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Overcoming the Odds to Reach My Dreams: An Indigenous Artist’s Story

Indigenous Peoples

Story by We’e’ena Tikuna, Tikuna, Brazil, age 30 . I am We’e’ena Tikuna, a member of the Tikuna people of Brazil. My name means “the jaguar that swims to the other side in the river.” My story is the story of an Indigenous woman who has overcome many obstacles. I was born in the Tikuna Umariaçu

The Pati Karapau Ceremony of Nua Lu’a (Palu’e Island), Nusa Tenggara Timur Province, Indonesia

Langscape Magazine

Story by Fauzi Bin Abdul Majid, age 24, Palu’e I am a Palu’e, one of the Indigenous peoples of Indonesia. I am a student in the English Education Study Program of Nusa Nipa University of Maumere, Indonesia. I’m going do my thesis about our traditional culture, Palu’e. When I was looking for the best subject

In an Indigenous University: A Journey of a Pamusepian

Indigenous peoples

Story by Sean Anthony Dagondon Rusiana (Bagobo-Tagabawa, Philippines), age 20 Formal education and a degree is something that we Indigenous peoples in the Philippines value as a tool for self-realization and development. For many Indigenous peoples, education is a way out of the multiple impacts of poverty that have hounded Indigenous peoples throughout history. Access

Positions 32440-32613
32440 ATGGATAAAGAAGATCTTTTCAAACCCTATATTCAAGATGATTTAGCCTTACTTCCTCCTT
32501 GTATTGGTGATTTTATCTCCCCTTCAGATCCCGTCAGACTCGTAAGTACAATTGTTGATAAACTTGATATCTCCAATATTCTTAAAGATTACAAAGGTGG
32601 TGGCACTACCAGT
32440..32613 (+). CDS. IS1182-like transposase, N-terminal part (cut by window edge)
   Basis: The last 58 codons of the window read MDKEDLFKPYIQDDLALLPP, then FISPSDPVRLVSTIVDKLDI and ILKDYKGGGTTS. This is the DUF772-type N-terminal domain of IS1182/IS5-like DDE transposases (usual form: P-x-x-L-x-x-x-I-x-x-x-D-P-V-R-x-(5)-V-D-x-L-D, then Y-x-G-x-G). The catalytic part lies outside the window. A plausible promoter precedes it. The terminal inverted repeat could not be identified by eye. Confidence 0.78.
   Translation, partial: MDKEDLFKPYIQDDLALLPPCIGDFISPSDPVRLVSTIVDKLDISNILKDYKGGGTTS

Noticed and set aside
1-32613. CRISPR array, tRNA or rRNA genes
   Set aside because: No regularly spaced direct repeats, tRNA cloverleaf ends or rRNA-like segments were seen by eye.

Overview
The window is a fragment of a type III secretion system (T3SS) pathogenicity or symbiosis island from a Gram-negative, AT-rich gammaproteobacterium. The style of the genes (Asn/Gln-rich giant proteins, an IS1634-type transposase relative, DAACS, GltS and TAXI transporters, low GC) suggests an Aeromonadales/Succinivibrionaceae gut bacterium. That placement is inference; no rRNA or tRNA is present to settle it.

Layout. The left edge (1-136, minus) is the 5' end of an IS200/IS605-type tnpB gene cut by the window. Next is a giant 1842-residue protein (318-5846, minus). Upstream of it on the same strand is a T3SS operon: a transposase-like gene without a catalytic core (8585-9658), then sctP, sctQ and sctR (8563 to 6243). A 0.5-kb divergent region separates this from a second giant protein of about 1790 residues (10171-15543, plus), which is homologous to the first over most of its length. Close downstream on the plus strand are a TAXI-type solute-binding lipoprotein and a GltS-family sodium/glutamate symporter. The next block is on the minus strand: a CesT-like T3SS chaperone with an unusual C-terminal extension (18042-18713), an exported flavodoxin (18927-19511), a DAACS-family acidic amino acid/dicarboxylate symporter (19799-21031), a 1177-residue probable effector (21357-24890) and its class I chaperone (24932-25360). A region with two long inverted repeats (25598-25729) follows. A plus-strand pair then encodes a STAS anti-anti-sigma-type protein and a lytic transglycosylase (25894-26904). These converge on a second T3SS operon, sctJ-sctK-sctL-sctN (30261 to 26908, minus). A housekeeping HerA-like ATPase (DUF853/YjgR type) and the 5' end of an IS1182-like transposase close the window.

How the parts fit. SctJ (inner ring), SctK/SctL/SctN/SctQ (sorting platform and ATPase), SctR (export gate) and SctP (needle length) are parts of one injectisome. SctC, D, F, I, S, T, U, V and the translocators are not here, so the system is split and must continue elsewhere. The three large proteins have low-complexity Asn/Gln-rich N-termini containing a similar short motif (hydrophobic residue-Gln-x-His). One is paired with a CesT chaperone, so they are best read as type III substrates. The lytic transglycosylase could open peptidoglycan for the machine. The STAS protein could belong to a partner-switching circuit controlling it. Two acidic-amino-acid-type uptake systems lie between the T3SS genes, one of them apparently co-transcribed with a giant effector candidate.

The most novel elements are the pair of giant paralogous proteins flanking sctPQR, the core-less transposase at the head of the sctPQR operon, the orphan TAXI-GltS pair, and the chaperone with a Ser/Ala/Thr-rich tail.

Learning to Write My Native Language: The Newari Ranjana Script of Nepal

Indigenous Languages

Story by Manju Maharjan and Yuvash Vaidya (Newar, Nepal), ages 23 and 28 We are Newars, the Indigenous people of the Kathmandu Valley in Nepal. We are worshippers in the Hindu and Buddhist traditions and belong to several different ethnic groups, but historically we all spoke a common language, Newari. While the language is prevalent

Can the Cenotes be Saved? Biocultural Conservation in Yucatán, Mexico

Text and photos by Yolanda López-Maldonado . “This is the account of how all was in suspense, all calm, in silence; all motionless, still, and the expanse of the sky was empty. . . . There was nothing standing, only the calm water, the placid sea, alone and tranquil. Nothing existed.” — Popol Vuh . . It’s rainy season in

Linking Language and the Land | How Words, Stories, and Ceremonies Can Inform Discussion around Decision Making for the Kwakwa̱ka̱’wakw Peoples and Ceremonies

traditional knowledge

by Andrea Lyall . . Kwak̓wala is the Indigenous language of the Kwakwa̱ka̱’wakw on the mid-coast of present-day British Columbia. It expresses a connection to the land through words, stories, and ceremonies, which describe the patterns of the seasons, traditional use, important places, and cultural and spiritual values. When I was young, I remember walking in